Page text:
This splendid book is the best account of Northern politics during the Civil War to hae appeared in years. -- James M. McPherson, Pulitzer Prize-winning author of Battle Day of Freedom

The Jewel of Liberty is the most important study of Lincoln and the Civil War to appear in more than a decade. -- Stephen B. Oates, author of Abraham Lincoln

Friday, March 7, 2008

Roll Call to Destiny: The Soldier's Eye View of Civil War Battles

by Brent Nosworthy

From CWBN:
Roll Call to Destiny puts readers on the frontlines of the Civil War by providing the point of view of small bands of men who braved unique combat situations. Acclaimed military historian Brent Nosworthy answers such questions as what it was like for artillery to beat back an aggressive infantry assault or to take part in a fast-paced cavalry charge, and how Civil War infantry conflict was waged in thick, forest foliage. From firsthand accounts, Nosworthy has pieced together Burnside's infantry at Bull Run (infantry-versus-infantry on the open field), the Fifty-Seventh New York at Fair Oaks (fighting in the woods), Daniel Webster's section at Arkansas Post (artillery attacking a fort), the third day at Gettysburg (cavalry-versus-cavalry), plus much more.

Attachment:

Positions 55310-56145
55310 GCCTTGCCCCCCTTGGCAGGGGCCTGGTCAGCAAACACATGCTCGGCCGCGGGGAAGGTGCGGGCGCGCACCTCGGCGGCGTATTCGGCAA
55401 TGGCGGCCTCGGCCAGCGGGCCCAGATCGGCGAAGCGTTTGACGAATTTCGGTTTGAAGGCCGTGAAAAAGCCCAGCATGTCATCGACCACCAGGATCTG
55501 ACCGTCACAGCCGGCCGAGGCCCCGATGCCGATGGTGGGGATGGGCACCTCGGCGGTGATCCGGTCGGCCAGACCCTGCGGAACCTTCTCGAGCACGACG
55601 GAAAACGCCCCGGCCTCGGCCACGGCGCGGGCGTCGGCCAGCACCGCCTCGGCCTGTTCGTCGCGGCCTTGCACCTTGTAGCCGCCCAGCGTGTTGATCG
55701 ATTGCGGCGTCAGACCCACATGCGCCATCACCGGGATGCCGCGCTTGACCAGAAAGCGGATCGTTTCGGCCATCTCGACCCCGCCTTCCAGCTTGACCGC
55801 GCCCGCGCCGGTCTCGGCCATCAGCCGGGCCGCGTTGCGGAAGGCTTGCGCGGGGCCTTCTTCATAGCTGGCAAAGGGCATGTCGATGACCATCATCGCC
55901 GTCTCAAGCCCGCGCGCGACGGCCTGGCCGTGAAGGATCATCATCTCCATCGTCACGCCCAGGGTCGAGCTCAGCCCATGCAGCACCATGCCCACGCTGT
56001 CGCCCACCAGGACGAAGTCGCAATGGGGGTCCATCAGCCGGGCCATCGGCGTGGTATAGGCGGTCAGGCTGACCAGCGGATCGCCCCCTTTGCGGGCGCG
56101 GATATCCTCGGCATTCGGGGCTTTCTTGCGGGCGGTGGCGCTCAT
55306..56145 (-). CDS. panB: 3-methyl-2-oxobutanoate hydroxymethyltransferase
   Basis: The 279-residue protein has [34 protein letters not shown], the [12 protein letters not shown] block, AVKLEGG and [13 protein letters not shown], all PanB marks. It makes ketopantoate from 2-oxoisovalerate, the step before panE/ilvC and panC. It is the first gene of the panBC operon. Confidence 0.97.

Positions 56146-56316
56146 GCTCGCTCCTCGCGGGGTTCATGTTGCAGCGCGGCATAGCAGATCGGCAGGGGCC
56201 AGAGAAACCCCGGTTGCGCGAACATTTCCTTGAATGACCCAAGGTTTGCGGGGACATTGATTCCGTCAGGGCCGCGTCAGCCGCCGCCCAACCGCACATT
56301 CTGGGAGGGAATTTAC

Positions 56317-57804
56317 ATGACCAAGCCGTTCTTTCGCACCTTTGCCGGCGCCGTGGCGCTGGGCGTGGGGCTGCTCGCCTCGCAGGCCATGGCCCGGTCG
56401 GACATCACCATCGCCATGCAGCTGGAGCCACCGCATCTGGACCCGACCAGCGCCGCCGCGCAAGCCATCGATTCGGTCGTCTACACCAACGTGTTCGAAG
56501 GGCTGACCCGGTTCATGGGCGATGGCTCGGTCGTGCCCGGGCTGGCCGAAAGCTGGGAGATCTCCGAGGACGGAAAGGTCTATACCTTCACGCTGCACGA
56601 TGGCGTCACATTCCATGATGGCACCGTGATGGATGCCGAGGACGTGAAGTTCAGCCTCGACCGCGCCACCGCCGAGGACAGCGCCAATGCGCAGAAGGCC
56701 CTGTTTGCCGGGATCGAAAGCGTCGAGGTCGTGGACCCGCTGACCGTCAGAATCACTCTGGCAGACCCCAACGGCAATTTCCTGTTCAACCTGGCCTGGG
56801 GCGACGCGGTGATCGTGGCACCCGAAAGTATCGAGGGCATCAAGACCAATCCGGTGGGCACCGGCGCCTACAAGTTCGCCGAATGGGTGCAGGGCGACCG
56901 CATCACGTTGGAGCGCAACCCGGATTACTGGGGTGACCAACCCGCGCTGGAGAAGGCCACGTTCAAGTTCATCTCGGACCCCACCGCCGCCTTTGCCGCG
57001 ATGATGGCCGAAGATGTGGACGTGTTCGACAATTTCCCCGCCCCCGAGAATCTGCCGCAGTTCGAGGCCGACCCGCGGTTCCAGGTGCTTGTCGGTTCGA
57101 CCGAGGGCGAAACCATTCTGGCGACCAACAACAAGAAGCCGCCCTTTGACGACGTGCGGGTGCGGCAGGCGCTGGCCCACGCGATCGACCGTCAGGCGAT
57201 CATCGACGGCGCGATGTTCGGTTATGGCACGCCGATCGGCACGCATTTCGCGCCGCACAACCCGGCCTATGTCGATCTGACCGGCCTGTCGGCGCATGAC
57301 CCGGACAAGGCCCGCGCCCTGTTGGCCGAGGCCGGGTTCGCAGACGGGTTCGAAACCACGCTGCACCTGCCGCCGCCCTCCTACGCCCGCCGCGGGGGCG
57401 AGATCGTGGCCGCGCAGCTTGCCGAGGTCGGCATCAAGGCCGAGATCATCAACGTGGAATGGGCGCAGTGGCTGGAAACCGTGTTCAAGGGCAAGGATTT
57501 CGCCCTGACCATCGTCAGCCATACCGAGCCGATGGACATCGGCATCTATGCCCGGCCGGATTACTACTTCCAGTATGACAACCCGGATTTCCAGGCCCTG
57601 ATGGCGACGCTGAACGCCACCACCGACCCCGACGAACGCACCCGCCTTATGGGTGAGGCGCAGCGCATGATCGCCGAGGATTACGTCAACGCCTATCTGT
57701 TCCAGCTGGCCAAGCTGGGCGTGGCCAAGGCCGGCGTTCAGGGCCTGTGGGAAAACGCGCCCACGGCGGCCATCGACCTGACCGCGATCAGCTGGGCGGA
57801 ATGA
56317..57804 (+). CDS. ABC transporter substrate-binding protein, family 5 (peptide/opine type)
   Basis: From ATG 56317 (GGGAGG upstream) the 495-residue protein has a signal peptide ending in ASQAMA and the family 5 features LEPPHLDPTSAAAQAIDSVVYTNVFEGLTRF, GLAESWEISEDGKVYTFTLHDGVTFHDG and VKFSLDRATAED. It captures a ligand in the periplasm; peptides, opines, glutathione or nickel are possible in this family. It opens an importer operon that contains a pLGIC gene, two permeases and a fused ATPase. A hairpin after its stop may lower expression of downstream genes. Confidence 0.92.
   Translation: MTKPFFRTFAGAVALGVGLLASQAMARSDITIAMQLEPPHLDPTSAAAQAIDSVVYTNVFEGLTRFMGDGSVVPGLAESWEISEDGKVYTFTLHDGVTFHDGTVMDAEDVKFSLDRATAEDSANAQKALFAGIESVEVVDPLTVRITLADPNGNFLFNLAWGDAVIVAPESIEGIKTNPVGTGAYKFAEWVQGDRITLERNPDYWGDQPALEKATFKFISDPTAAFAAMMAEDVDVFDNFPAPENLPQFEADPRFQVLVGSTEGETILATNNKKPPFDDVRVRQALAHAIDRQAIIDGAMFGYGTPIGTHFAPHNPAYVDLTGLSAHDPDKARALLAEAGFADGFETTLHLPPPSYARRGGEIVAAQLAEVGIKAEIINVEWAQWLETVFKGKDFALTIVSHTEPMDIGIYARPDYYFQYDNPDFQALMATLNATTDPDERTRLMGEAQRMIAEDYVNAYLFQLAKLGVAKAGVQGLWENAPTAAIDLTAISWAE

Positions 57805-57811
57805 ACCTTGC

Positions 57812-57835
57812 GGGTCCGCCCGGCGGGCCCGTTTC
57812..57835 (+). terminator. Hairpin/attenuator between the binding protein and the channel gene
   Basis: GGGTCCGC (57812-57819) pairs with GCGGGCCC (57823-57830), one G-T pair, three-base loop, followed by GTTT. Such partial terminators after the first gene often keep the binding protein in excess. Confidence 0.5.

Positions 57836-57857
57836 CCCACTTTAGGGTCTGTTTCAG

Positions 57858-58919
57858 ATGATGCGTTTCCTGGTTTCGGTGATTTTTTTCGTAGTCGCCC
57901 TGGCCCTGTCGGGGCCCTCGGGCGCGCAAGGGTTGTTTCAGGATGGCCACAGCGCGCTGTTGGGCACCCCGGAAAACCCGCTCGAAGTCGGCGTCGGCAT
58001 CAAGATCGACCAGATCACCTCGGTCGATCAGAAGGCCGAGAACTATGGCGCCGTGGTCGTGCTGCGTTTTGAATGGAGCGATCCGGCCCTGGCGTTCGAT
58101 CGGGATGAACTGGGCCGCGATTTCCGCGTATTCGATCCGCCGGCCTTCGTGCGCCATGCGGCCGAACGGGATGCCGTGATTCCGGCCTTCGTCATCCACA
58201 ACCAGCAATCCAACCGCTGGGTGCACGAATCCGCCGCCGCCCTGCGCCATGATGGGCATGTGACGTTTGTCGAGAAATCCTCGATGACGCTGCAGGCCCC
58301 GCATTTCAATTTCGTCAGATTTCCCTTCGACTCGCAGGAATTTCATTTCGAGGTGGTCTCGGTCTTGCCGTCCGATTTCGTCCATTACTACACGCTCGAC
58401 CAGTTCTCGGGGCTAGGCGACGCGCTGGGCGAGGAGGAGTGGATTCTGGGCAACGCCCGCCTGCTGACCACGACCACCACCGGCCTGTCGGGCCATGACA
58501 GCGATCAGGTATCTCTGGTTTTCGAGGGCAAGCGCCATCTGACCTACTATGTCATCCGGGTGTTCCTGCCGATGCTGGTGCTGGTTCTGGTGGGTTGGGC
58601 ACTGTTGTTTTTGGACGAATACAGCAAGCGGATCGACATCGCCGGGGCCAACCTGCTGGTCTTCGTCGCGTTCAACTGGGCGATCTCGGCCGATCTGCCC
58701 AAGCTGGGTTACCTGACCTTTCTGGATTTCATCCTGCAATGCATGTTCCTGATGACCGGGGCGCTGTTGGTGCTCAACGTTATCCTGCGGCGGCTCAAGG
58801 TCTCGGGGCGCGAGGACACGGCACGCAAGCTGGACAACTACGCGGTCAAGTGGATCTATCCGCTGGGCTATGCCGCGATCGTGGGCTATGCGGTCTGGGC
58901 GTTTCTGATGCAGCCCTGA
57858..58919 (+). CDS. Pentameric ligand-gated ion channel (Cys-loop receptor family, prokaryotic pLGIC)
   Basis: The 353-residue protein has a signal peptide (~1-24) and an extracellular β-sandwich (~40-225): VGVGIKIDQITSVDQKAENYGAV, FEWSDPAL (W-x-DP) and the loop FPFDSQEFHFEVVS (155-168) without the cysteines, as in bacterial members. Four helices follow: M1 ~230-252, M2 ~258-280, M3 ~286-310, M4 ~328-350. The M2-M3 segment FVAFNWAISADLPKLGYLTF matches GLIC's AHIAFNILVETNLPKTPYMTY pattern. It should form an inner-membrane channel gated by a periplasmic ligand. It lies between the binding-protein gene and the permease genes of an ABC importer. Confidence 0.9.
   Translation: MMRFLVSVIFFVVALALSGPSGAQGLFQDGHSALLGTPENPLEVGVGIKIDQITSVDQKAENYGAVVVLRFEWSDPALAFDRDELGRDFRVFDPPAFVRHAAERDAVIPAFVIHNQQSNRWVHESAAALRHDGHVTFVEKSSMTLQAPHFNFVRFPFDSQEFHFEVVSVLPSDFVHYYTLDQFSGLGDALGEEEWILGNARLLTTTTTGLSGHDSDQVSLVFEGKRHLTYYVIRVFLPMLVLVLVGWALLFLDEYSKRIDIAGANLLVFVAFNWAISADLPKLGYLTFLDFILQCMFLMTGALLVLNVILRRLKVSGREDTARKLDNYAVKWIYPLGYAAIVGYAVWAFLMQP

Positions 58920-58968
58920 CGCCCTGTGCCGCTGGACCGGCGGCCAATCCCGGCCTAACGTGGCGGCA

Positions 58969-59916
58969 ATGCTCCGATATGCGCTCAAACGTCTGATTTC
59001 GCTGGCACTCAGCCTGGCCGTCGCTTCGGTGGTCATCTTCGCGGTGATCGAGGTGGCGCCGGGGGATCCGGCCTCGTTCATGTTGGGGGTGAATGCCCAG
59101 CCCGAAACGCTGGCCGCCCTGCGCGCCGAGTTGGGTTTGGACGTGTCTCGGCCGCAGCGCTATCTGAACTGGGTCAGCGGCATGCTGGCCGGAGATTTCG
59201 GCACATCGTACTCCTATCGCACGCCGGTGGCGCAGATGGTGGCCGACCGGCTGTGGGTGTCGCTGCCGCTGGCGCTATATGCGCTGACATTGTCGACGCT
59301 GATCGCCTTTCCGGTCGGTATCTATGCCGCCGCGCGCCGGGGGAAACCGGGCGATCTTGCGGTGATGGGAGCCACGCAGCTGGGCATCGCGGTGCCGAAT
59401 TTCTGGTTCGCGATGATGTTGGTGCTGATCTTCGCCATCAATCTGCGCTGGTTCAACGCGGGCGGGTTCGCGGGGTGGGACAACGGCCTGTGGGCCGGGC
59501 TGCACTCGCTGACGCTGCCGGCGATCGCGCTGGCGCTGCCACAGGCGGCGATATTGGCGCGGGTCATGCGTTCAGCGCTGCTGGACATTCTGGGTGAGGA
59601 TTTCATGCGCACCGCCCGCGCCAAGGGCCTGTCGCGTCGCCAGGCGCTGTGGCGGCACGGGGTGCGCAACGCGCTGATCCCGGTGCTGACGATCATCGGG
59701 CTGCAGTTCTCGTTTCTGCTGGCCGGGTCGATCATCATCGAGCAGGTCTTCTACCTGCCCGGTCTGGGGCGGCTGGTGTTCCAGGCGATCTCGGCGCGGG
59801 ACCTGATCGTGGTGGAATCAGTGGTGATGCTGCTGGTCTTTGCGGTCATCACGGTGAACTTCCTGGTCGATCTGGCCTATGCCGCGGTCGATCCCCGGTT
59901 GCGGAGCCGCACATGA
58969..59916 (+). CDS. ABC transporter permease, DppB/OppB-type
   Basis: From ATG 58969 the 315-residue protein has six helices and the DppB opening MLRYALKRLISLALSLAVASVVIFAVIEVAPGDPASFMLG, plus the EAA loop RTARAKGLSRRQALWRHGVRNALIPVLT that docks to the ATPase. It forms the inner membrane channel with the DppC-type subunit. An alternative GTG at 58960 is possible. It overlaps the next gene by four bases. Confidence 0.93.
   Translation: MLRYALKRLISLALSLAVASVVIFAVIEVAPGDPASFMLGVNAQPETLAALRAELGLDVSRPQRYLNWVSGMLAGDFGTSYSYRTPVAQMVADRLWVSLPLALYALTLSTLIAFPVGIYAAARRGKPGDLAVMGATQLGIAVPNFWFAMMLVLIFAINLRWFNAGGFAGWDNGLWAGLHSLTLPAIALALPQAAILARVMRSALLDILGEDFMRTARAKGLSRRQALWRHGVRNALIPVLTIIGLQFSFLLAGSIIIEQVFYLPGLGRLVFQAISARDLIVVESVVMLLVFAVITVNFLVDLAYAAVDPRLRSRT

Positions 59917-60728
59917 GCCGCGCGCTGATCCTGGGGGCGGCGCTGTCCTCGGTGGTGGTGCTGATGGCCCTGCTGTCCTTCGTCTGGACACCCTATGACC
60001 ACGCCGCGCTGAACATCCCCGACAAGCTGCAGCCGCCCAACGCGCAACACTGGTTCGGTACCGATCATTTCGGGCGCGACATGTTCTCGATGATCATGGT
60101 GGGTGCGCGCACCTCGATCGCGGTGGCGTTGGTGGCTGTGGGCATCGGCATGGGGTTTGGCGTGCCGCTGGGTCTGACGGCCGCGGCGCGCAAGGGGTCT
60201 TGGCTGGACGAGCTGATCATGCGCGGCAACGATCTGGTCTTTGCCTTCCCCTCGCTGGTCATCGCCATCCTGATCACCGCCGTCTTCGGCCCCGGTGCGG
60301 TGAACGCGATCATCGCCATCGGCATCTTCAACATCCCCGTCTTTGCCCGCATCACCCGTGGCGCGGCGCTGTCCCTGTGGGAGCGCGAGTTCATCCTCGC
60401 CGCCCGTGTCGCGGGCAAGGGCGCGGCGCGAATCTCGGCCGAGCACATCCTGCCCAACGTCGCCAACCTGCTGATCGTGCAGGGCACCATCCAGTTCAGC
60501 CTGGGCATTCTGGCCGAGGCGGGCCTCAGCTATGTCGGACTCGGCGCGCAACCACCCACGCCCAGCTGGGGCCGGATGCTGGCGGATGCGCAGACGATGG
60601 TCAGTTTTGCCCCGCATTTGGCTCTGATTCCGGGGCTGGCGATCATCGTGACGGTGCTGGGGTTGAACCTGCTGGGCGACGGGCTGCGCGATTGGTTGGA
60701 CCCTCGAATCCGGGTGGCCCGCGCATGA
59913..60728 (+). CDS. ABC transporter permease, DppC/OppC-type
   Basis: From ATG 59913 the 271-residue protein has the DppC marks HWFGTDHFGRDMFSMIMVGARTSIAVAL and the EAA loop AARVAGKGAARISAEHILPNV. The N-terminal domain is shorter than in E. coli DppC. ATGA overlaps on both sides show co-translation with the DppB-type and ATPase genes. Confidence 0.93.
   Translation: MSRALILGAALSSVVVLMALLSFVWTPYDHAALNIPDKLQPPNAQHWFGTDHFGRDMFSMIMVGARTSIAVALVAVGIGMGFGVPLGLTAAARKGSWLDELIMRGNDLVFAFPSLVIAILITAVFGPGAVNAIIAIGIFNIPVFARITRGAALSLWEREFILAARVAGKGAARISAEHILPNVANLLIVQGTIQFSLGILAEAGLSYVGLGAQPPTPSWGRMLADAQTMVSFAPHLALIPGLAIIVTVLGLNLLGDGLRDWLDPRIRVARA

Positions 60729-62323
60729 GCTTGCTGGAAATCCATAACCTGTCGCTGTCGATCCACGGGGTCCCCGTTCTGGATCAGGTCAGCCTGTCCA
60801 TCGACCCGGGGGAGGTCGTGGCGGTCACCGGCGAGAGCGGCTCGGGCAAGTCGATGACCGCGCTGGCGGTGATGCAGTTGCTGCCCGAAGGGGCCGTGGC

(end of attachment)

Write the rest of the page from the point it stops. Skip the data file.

A must-read for anyone who wants to know what Confederate and Union soldiers saw, heard, and felt, as well as how they acted at critical moments of the Civil War.

From CWBN:
The exact day of release for this March title is unknown.

Thursday, March 6, 2008

The Encyclopedia of Civil War Medicine

by Glenna R. Schroeder-Lein

From the publisher:
The story of Civil War medicine--the staggering challenge of treating wounds and disease on both sides of the conflict--is one of the most compelling aspects of the war. Written for general readers and scholars alike, this first-of-its kind encyclopedia will help all Civil War enthusiasts to better understand this amazing medical saga.